“The incorporation of metals into insect jaws has been known for years, but it really hasn’t been studied in great detail,”
Remember the scene in Moonraker where Robert Kiel, as the steel-toothed character Jaws, bites through a tram cable that sends Roger Moore’s James Bond sprawling?
A Smithsonian researcher has discovered a 46-million-year-old fossil beetle that might recognize a fond kinship with Kiel’s character: it had zinc-lined mandibles, the oldest yet found to incorporate the hardening metal into its biting mouth parts.
Scientists have known for several decades that many insects, including some roaches, grasshoppers, stick insects, wasps, bees, ants and the larvae of several butterflies and moths, have amped-up anatomy thanks to the inclusion of zinc particles in their mandibles. But it’s still not known how they evolved the trait, or when it evolved.
The new discovery by Smithsonian National Museum of Natural History researchers Dale Greenwalt and Tim Rose now shows that it’s been around for at least 46 million years, in the fossil of a beetle whose modern relatives hadn’t been thought to need reinforcement. It is the first time this feature has been documented in a fossil.
Greenwalt found the fossil beetle in rocks he collected from the Kishenehn geological formation, exposed along the banks of the Flathead River on the western border of Glacier National Park in Montana. A type of rove beetle (Coleoptera: Staphylinidae), one of the largest families of modern beetles that dine on invertebrates and decaying plant matter on forest floors around the world, Greenwalt’s fossil still contained some organic matter from when it died many millions of years ago. This exceptional preservation allowed Greenwalt to identify the presence of zinc in the beetle’s jaws.
“The incorporation of metals into insect jaws has been known for years, but it really hasn’t been studied in great detail,” Greenwalt said. “For some reason, people never looked at rove beetles. We just happened to have some fossil rove beetles that were beautifully preserved.”
Making the researchers’ task a bit more problematic was the fact that the beetles were covered in a fine layer of silicate, which not only visually obscures the fossils unless they’re wetted, but also bind tightly to the organic components of the fossil itself. To expose the beetle for examination for molecular and elemental analysis with a scanning electron microscope, Greenwalt used a surprising method to remove the stubborn silicate: a Faber-Castell pencil eraser.
“It’s really high tech, I’m afraid,” Greenwalt said. “But working with a fossil that’s only a couple of millimeters long, if you make a mistake, you can erase the entire fossil. So we’re very hesitant to clean these fossils unless it’s absolutely necessary.”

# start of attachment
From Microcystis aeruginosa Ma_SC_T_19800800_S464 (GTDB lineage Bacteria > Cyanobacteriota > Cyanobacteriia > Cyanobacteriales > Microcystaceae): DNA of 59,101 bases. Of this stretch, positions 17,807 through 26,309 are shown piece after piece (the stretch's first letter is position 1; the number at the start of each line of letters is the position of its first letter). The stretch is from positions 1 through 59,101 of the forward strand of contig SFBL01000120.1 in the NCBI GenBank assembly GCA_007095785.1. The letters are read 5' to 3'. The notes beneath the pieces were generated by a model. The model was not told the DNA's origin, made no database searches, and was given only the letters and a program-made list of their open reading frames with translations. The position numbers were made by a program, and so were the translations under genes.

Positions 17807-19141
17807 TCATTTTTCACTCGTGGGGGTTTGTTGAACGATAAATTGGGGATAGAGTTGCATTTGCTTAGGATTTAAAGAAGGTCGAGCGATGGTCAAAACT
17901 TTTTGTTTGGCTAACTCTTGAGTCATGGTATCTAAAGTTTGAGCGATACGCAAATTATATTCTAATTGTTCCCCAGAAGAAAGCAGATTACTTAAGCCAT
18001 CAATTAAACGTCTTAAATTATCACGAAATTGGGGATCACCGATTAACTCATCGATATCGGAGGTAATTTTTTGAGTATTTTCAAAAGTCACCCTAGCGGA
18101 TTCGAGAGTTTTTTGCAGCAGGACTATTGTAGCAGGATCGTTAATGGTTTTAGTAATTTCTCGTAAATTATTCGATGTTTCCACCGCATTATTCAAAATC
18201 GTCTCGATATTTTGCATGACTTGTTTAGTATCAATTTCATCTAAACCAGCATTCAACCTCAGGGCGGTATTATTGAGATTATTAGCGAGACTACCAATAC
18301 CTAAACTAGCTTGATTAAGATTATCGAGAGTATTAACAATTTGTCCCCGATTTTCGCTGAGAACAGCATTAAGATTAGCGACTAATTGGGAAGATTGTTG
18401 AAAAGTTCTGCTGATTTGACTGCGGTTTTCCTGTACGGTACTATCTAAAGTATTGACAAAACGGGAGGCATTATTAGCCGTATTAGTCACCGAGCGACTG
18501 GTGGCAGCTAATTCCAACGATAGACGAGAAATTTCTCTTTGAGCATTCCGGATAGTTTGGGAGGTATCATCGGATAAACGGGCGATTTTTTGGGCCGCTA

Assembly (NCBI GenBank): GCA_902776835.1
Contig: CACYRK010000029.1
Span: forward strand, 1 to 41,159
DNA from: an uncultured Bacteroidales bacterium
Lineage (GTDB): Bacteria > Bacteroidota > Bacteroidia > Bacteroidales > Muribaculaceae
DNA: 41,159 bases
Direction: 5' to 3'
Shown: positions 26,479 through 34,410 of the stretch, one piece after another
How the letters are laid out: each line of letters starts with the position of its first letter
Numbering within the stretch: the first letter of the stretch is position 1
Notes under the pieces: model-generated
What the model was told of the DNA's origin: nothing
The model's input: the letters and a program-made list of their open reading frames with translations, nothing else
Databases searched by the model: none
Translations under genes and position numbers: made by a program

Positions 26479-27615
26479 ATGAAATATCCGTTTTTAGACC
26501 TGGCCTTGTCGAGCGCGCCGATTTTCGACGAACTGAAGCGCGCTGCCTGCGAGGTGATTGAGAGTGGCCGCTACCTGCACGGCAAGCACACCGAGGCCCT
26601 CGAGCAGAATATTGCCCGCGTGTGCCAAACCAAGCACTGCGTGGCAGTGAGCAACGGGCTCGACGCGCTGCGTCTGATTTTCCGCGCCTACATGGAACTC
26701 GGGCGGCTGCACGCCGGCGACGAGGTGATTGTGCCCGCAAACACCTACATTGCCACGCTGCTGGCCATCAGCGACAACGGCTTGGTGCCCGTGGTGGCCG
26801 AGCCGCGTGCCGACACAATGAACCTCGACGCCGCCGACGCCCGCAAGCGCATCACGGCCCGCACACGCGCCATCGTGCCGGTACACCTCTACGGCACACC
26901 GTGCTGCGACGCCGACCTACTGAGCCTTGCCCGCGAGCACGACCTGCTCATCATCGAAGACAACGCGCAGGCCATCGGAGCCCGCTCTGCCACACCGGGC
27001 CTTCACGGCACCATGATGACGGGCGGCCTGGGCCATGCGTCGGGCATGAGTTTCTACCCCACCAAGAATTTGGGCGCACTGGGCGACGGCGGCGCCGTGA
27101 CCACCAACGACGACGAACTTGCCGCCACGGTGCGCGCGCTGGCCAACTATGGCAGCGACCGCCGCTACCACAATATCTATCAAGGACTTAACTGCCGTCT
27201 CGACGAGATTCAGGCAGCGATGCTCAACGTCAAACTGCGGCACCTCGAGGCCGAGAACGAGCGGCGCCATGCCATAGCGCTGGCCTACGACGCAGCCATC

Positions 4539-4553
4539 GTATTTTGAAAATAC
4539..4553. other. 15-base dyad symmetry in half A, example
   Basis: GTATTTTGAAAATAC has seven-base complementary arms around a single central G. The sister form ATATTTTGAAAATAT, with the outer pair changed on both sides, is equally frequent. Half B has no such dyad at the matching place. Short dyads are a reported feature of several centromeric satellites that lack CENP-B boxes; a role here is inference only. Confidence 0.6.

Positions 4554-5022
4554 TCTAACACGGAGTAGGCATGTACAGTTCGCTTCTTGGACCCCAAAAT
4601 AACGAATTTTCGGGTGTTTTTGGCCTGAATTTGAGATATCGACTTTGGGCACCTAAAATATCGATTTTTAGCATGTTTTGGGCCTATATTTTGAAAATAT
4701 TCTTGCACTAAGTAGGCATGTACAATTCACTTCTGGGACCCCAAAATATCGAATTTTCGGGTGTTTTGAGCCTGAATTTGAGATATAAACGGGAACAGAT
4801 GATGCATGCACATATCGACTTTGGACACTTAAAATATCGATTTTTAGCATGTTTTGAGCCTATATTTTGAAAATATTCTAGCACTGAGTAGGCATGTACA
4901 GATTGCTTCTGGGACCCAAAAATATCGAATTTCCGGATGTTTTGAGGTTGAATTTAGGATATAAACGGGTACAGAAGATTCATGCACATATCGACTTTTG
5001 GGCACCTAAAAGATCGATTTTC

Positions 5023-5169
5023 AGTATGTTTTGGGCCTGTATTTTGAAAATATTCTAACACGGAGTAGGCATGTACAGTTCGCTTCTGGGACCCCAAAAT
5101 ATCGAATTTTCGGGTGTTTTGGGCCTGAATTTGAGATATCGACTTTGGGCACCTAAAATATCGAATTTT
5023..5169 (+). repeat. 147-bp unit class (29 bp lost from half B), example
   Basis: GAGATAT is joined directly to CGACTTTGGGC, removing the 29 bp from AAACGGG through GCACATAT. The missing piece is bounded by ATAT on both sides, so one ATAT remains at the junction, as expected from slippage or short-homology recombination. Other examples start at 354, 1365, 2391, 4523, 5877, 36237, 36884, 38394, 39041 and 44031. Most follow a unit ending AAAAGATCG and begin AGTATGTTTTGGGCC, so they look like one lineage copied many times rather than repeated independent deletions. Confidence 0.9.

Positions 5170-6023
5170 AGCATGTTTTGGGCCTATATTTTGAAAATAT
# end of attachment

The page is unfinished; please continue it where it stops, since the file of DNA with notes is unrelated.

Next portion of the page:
Because molecular analysis requires direct exposure to the substance in question, Greenwalt painstakingly removed the silicate layer. After sharpening the eraser to a very fine point microns in width, it only took Greenwalt a few minutes to expose a small section of one fossil beetle’s mandibles. Further examination revealed that the tips and molar sections of the beetle’s jaws were 13 percent zinc by weight, with sulfur and carbon also present.
Greenwalt suggested that because this beetle had reinforced mandibles from this early an age, the trait might be more widespread in modern insects than previously believed.
“There’s this old adage in paleobiology that the absence of evidence is not evidence of absence, so just because we can’t see the zinc doesn’t mean it’s not there,” he said. “It’s another example of how we shouldn’t underestimate what might be in the fossil record. There might be other things there, and either we just haven’t been looking for it, or we don’t have the instrumentation that will allow us to look.”
Many fossils in the Kishenehn formation have proven to contain original organic material, including a blood-engorged mosquito with iron and porphyrin molecules Greenwalt helped examine several years ago. He added there is evidence to suggest that it may be thanks to primordial microbial mats, or cushions of algae-like scum similar to what grows in stagnant water.
Good examples of larger insects aren’t as common, but a great number of smaller-bodied insects do exist—insects that would have had trouble escaping from the sticky goo. One idea for why they’re so well preserved is that they were essentially mummified: insects fell into the mats, became enmeshed in the anaerobic muck, which eventually sank to the bottom of the lake or pond and became covered with sediment. Thus protected, their bodies transformed much more slowly into rock, and original organic components still remain.
Bronwen Cribb, a University of Queensland researcher who studies how insects incorporate metals into their various body parts, said Greenwalt’s findings contribute positively to the discipline.
“Insects span a long occurrence in the fossil record, appearing much the same as they do today,” Cribb said. “It is novel to have looked at the elemental composition of the mandibles in a fossil beetle. Tracking back this association of metals with cutting blades for insects may help determine the evolution of ‘metal-hardening’ of tools and its possible radiation throughout groups.”
Greenwalt and Rose’s findings appeared in the Canadian Journal of Earth Sciences. Stylianos Chatzimanolis of the University of Tennessee Chattanooga also contributed to the study.
Source: Smithsonian Insider